In recruitment the art is more important that the science

By Julie Towers | 04 December 2018

I often say recruitment is an art and a science. The science is important. I advocate rigorous assessment and due diligence to test suitability, experience and capability of candidates; but it’s the ‘art’ that is more important in my view.

It is the work we do to test ‘fit’ – will they work well with stakeholders and particularly members – where the key to success lies.

I know this because we see candidates who are successful in one organisation and then move to another where they are not. It is therefore clear to me that it is a poor fit with context, values and people that usually leads to their demise.

Using more strategic and deep-dive assessment we can test capability and competence to a detailed level. Through due diligence and referencing, we can check claims of delivery vs reality and through interview and interaction we can check broad fit with the agenda.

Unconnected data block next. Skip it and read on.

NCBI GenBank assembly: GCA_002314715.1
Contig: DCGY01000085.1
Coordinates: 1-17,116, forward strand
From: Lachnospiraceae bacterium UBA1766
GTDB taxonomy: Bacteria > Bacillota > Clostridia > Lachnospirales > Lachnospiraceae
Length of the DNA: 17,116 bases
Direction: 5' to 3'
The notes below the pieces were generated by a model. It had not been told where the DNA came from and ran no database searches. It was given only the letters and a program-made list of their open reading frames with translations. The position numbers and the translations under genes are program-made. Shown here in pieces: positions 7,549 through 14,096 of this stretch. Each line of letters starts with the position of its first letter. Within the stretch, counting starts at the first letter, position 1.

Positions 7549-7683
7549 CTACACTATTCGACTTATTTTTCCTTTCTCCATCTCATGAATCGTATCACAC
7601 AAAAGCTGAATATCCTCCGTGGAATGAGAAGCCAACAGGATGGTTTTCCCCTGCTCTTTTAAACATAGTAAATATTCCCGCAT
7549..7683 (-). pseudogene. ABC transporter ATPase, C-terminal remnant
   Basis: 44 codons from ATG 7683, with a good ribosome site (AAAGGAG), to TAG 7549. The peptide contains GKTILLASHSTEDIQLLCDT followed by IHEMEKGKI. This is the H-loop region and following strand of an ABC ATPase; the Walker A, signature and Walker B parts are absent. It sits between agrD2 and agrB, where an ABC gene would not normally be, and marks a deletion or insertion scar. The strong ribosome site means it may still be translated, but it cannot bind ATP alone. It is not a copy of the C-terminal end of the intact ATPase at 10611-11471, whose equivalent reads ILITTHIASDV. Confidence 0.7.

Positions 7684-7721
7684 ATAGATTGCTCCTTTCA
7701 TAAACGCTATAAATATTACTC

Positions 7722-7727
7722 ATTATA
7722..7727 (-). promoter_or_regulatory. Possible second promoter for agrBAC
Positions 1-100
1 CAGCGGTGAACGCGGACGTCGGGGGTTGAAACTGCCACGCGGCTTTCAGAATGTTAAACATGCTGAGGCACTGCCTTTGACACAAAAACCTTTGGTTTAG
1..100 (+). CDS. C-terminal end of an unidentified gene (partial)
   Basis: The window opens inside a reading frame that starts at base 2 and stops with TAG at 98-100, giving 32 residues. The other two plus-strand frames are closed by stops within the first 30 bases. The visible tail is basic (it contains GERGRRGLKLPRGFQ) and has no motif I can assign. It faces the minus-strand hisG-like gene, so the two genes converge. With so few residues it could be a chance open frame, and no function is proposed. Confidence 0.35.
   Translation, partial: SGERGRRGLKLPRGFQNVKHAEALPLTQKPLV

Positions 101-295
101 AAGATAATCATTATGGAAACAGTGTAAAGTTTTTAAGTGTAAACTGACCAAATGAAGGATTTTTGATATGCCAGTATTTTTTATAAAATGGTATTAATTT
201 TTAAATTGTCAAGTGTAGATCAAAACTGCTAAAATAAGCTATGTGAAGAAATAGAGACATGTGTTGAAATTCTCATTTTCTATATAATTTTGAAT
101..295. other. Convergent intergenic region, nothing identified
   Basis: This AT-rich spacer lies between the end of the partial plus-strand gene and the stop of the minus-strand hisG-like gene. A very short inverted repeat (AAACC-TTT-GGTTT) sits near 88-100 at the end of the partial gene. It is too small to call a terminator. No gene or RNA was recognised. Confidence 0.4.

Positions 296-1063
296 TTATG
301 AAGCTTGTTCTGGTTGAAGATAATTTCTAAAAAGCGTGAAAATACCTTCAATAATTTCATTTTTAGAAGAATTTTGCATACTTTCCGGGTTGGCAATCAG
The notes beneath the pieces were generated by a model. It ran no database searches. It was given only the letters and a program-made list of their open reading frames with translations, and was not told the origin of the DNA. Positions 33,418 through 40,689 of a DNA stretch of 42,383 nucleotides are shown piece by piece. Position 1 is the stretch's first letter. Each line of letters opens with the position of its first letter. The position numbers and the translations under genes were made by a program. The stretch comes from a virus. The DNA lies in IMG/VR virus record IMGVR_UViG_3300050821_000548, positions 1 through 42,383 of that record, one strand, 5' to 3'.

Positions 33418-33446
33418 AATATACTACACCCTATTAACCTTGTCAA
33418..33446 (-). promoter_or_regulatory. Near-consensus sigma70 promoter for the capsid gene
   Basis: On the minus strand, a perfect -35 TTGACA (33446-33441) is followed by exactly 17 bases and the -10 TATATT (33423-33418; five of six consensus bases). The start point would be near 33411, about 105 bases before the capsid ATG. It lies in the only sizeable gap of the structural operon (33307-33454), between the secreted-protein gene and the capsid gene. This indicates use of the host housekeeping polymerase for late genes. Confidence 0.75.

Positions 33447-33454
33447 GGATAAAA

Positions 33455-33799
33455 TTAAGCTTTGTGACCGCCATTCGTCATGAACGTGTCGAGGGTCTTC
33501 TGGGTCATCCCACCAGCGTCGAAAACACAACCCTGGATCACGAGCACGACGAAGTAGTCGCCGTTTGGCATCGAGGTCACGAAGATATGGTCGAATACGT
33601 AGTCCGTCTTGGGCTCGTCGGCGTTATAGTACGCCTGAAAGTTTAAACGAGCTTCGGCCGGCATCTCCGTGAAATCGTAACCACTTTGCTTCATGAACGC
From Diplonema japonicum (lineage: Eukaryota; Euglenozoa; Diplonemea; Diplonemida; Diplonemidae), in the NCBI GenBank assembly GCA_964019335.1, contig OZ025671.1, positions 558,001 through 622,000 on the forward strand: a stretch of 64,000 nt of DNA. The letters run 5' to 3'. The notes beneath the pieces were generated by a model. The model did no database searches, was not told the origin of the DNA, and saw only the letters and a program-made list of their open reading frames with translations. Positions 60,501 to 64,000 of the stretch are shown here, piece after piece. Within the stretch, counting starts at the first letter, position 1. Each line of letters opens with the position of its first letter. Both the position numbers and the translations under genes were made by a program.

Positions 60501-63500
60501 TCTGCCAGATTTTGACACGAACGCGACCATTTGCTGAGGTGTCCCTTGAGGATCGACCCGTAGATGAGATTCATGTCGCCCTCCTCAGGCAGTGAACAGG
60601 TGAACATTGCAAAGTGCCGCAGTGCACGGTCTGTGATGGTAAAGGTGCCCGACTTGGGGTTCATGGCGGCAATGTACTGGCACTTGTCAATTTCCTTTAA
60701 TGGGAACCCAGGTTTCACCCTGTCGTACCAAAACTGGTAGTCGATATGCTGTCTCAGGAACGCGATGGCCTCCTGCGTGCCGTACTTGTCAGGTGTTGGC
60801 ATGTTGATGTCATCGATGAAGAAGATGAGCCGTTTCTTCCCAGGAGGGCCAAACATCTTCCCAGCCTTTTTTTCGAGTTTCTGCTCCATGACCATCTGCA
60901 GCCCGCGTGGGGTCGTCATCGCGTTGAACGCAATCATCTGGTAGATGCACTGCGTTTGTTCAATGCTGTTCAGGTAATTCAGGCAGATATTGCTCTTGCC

To assess true fit requires senior employers, particularly members, to be highly personally involved in the process. It is only through honest dialogue about values, style, expectations and objectives that employee and candidate can really assess their mutual suitability.

So, as a recruiter, I’m keen to advocate truly open and honest conversations, particularly between leader/mayor and prospective chief executive officer/managing director.

These conversations often need to walk the wire of politeness and probity and can be uncomfortable, but if they ensure that candidates and client can confidently walk away or move forward, I think they are worth it.

Julie Towers is managing director of Penna Recruitment Solutions

comments powered by Disqus
HR Management